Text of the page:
ATLANTA – Dr. Melanie Pavich, associate professor of interdisciplinary studies and history in Penfield College, has been awarded a grant of nearly $2,000 to support continuing research and service by Mercer students and faculty focused on preservation of African-American heritage and heritage sites on the Georgia coast.
The grant was awarded by Georgia Humanities, in partnership with the Georgia Department of Economic Development, through funding from the Georgia General Assembly.
This is the second Georgia Humanities grant that Dr. Pavich has received for her seven-plus-year research-based service-learning project, and it will assist in the funding of an upcoming public presentation by Mercer students and faculty members, titled “This is My Dirt: Stories of Saint Simons Island,” based on oral history interviews conducted by students with residents of the island located off Georgia’s coast in Glynn County.
The presentation will take place May 18 on Saint Simons Island, and Dr. Daina Ramey Berry, associate professor of history and African-American diaspora studies and Oliver H. Radkey Regents Fellow in History at the University of Texas at Austin, will lecture and meet with students and local residents.
Dr. Berry is an expert in the history of gender and slavery in the United States, with a particular emphasis on the social and economic history of the 19th century. She is also an award-winning historian whose first book, Swing the Sickle for the Harvest is Ripe: Gender and Slavery in Antebellum Georgia, examines slave labor, family and community in upcountry and lowcountry Georgia.
Her second book, The Price for Their Pound of Flesh: The Value of the Enslaved from Womb to Grave in the Building of a Nation, is a groundbreaking work that looks at slaves as commodities through every phase of life, from birth to death and beyond.
She has received prestigious research fellowships from the National Endowment for the Humanities, the American Council of Learned Societies, the American Association of University Women and the Ford Foundation. She is a Distinguished Lecturer for the Organization of American Historians, and her work has been featured in The New York Times, Time, Newsweek, U.S. News & World Report, The Washington Post and Huffington Post.
Dr. Pavich earned her undergraduate degree in history from Agnes Scott College, her master’s degree in history from Clemson University and her Ph.D. in social foundations of education from the University of Georgia.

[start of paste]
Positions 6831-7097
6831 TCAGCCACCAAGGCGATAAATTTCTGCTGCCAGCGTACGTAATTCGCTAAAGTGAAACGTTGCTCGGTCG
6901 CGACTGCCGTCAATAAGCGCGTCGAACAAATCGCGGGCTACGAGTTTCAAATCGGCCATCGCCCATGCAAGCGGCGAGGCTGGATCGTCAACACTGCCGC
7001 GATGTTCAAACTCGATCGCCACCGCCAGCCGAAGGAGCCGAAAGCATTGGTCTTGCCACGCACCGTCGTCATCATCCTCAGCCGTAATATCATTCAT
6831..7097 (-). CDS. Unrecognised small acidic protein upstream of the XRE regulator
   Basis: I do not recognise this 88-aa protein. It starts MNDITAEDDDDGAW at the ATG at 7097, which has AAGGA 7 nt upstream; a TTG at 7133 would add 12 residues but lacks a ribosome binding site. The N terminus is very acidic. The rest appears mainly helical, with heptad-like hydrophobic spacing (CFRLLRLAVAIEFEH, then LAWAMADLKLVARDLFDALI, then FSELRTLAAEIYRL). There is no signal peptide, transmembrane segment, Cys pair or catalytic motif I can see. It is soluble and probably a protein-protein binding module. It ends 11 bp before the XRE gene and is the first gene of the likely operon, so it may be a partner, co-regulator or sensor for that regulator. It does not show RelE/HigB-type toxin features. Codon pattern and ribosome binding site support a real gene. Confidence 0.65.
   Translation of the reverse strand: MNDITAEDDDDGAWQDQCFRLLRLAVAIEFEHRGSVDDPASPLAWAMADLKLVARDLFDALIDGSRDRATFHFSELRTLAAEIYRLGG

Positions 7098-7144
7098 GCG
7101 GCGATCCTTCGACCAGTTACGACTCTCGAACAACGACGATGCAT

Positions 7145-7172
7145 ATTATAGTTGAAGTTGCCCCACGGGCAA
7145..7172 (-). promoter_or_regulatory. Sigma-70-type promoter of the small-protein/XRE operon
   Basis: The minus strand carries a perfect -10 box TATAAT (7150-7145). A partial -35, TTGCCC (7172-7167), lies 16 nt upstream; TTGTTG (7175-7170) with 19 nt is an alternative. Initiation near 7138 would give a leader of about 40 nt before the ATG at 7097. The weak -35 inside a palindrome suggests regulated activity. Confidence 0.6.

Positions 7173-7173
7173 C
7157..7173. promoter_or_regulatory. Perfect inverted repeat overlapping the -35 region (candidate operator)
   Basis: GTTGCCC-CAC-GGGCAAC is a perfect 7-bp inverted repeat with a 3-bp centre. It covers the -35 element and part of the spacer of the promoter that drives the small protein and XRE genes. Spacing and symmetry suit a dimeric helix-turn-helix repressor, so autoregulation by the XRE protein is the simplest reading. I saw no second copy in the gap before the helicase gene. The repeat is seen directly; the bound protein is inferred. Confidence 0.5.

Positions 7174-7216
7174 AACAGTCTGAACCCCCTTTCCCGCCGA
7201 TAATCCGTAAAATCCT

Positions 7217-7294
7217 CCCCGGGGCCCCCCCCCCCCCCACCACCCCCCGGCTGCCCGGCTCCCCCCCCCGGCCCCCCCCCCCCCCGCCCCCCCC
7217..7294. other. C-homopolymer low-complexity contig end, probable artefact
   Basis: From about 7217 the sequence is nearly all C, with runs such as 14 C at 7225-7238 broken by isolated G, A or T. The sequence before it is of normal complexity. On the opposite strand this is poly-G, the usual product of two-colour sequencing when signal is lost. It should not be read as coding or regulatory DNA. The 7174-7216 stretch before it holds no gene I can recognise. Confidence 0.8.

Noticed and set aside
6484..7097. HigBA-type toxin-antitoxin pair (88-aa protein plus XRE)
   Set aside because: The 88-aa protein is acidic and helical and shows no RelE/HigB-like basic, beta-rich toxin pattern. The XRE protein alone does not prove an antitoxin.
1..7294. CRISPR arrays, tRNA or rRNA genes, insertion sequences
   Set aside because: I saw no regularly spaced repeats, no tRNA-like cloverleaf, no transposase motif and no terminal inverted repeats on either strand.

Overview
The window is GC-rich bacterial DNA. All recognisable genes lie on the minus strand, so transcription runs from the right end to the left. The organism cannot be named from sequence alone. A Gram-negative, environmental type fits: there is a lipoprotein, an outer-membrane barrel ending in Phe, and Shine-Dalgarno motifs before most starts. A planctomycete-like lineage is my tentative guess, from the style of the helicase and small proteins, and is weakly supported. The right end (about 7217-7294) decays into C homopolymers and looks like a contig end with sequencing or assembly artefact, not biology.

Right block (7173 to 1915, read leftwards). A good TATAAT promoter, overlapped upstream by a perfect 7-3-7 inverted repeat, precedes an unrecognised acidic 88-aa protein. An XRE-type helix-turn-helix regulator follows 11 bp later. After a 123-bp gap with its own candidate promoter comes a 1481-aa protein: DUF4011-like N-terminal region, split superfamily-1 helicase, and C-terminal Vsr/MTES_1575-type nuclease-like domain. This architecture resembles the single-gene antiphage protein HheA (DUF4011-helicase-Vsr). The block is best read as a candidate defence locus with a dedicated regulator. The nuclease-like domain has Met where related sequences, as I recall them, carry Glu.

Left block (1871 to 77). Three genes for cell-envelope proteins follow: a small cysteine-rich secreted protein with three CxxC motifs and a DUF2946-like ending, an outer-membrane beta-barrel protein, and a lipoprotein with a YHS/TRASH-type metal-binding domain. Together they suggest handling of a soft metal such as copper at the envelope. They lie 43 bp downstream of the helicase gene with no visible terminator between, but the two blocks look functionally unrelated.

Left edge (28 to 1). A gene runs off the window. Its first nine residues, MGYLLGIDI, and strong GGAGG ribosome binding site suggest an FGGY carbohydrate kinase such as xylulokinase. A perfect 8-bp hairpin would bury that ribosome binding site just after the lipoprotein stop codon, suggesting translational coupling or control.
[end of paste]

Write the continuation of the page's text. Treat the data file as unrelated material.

Her research is focused on race and gender in the South during the 19th and early 20th centuries and includes the study of African-American education and teachers. She has developed research-and-service-learning-based courses for undergraduate students centered on the study of African-American communities and schools in Georgia.
She is the author of Anna: The Letters of a St. Simons Island Plantation Mistress, 1817-1859, published by the University of Georgia Press, and is currently working on a biography of Martha Schofield, a teacher of African-Americans in South Carolina from 1865 to 1916.
About Penfield College
Mercer University’s Penfield College, established as the College of Continuing and Professional Studies in 2003, is committed to serving post-traditional learners. Undergraduate, graduate and certificate programs are offered to adult learners seeking professional advancement into leadership roles in and beyond their communities. Penfield’s programs provide students with distinctive, multidisciplinary experiences that integrate theory and practice. In addition to providing general education and elective courses for various colleges and schools at Mercer, Penfield offers degree programs in areas including technology, public safety, public and human services, leadership and administration, healthcare and liberal arts. Programs are offered on Mercer’s campuses in Atlanta and Macon, as well as Regional Academic Centers in Douglas County and Henry County, and online. To learn more, visit penfield.mercer.edu.